On This Day in Black History: August 2
Hannibal, in what has been described as one of the greatest tactical feats in military history, defeated the Romans at the Battle of Cannae.
Marcus Garvey introduced his "Back to Africa Program" at the Universal Negro Improvement Association's (UNIA) convention at Madison Square Garden in New York City.
Novelist, short story writer and essayist James Baldwin was born.
William Henry Thompson became the first enlisted man in the Korean War to receive the Congressional Medal of Honor, and the first African-American recipient since the Spanish American War in 1898.
Jackie Robinson, who broke the colour barrier in major-league baseball, was honored with a commemorative stamp issued by the United States Postal Service.
The Congressional Black Caucus sent a letter to Japanese premier Noboru Takeshita protesting Japan's anti–African-American remarks and continuing anti–African-American practices.
Charles Taylor was sworn in as president of Liberia.
Activist and political maverick Fela Anikulapo-Kuti, pioneer of Afrobeat music, died.
President Charles Taylor of Liberia agreed to cede power on August 11.

Today's Featured Page
The Fall of Benin
On February 17, 1897, Benin City fell to the British. On that fateful day in history, the city of Benin lost its independence, its sovereignty, its Oba (king), its control of trade, and its pride. More...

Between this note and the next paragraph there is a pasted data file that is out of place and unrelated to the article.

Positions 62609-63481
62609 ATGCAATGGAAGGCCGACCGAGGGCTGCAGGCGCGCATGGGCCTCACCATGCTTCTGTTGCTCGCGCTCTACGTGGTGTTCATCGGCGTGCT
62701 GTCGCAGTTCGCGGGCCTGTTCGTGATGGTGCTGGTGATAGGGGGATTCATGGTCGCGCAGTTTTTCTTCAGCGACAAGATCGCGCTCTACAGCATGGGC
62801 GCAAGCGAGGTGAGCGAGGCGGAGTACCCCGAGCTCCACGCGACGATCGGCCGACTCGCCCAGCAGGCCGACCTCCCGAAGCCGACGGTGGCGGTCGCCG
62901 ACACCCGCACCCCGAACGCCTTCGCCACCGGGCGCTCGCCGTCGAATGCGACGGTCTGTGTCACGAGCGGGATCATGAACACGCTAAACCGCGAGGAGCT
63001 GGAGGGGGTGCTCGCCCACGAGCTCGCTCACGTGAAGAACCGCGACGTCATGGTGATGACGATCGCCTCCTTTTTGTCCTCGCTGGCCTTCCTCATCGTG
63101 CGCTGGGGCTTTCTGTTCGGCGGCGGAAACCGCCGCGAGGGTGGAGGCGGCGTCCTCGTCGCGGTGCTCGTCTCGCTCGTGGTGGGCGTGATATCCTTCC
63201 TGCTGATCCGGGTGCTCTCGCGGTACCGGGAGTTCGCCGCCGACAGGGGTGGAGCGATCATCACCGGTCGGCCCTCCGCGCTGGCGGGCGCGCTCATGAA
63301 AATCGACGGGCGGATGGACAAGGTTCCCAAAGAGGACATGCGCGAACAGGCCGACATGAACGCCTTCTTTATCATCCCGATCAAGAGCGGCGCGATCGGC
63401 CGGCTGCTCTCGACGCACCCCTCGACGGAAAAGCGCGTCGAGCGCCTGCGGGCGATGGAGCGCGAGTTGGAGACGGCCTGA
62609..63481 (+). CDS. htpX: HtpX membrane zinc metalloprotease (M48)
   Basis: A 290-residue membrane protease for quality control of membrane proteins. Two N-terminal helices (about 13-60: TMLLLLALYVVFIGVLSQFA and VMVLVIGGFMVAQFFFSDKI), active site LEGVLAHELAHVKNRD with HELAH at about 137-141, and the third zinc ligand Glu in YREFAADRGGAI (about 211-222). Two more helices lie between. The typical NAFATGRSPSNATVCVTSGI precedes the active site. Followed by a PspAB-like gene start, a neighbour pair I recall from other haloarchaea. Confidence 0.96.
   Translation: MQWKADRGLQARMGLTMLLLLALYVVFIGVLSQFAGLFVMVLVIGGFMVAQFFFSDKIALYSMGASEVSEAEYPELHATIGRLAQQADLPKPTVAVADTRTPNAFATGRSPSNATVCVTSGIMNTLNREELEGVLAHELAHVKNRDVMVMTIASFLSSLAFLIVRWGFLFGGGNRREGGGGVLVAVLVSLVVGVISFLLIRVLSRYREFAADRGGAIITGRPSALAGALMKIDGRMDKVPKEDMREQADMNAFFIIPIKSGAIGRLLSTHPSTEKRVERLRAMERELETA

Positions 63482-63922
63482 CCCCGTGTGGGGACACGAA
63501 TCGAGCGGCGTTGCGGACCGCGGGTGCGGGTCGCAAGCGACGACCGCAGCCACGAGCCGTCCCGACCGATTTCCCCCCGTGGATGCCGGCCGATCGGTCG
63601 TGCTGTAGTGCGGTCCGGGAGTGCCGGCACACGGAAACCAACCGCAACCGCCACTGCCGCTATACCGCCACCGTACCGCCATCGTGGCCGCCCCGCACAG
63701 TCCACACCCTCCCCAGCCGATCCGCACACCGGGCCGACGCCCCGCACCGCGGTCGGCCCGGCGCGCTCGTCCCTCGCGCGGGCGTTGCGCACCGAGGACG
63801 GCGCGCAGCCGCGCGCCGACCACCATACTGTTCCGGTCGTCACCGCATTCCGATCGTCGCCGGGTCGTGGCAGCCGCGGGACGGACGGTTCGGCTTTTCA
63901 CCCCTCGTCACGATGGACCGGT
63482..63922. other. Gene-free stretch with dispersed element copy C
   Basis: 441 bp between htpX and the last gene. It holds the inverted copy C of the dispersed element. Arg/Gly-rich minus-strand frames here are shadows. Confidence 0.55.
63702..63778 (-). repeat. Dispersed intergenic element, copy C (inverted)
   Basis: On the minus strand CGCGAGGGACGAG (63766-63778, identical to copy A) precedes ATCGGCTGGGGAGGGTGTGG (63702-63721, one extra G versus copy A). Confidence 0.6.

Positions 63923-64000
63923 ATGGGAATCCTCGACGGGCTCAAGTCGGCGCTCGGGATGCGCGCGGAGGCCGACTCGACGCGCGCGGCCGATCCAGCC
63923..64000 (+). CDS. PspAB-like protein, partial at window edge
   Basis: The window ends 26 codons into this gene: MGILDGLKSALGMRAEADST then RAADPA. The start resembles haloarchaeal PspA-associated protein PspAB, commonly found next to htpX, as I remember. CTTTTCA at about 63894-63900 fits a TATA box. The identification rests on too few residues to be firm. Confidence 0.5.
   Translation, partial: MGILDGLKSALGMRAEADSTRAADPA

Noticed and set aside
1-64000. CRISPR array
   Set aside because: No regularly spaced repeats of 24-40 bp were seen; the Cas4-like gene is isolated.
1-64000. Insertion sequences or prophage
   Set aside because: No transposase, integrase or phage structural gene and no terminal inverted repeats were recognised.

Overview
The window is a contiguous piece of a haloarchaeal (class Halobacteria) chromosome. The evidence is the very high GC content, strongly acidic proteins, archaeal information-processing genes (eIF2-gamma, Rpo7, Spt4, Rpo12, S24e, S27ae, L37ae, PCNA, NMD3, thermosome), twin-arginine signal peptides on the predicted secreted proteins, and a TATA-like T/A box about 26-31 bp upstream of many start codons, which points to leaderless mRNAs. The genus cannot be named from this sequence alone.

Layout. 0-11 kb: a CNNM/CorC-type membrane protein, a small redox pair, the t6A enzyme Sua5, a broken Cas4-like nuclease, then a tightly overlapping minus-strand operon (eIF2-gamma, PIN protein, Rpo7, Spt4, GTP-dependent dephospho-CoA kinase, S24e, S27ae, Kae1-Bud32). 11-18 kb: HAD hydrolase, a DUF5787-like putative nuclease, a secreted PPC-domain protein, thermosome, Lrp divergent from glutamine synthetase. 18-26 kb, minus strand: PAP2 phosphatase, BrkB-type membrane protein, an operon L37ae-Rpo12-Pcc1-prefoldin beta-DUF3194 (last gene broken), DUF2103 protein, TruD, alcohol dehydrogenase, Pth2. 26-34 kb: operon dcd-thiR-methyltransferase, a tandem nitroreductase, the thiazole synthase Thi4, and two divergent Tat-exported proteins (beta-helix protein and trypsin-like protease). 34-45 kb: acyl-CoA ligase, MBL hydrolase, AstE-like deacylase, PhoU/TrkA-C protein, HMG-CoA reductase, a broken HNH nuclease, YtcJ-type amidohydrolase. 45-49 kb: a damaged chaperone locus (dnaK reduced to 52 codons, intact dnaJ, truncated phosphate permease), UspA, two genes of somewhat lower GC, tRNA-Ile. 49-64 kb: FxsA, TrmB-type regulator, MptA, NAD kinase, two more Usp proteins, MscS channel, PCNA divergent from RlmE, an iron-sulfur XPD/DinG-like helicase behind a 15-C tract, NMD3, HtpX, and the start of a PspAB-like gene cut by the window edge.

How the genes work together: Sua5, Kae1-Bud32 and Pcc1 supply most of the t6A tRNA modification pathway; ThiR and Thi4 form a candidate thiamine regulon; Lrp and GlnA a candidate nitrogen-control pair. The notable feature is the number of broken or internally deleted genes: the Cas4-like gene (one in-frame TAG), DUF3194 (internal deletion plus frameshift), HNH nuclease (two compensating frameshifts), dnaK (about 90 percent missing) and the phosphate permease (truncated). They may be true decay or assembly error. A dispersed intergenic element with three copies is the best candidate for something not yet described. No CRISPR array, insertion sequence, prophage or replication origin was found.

Previously Featured Pages
The Emancipation Act
On August 1, 1834, the Emancipation Act came into force, after fifty years of bitter debate in Britain over the morality and profitability of slavery. It did not abolish servitude, but it was the first significant promise of freedom. More...

Dr. Lloyd Quarterman
Dr. Lloyd Quarterman was one of the African American nuclear scientists involved in the production of the atomic bomb. He worked with two of the most illustrious scientific minds of the twentieth century—Albert Einstein and Enrico Fermi. More...

Thulamela, an archaeological site in the northernmost reaches of Kruger National Park, South Africa, was opened to the public on National Heritage Day (September 24) 1996. Although a number of sites have been excavated south of the Limpopo River, Thulamela is the first to be thoroughly explored in the post-apartheid era. More...

Khama III
In 1875, Khama III became king of the Bamangwato when he expelled his father and brother, Sekgoma and Kgamane. Known as Khama the Good, he was a Christian convert and proved to be more pious than the missionaries. More...

Dr. Percy Julian
Born in 1899 in Montgomery, Alabama, Dr. Percy Julian's research yielded more than 100 patents. He created derivative drugs to treat glaucoma and arthritis at a reasonable cost. His research on the soybean led to discoveries in the manufacture of drugs, hormones, vitamins, paint and paper. More...

"Queen Mother" Moore
Queen Mother Moore was born Audley Moore in New Iberia, Louisiana, and acquired the appellation Queen Mother on her first trip to Ghana, where she attended the funeral of Kwame Nkrumah in 1972. She was in the forefront of the struggle for 77 years. More...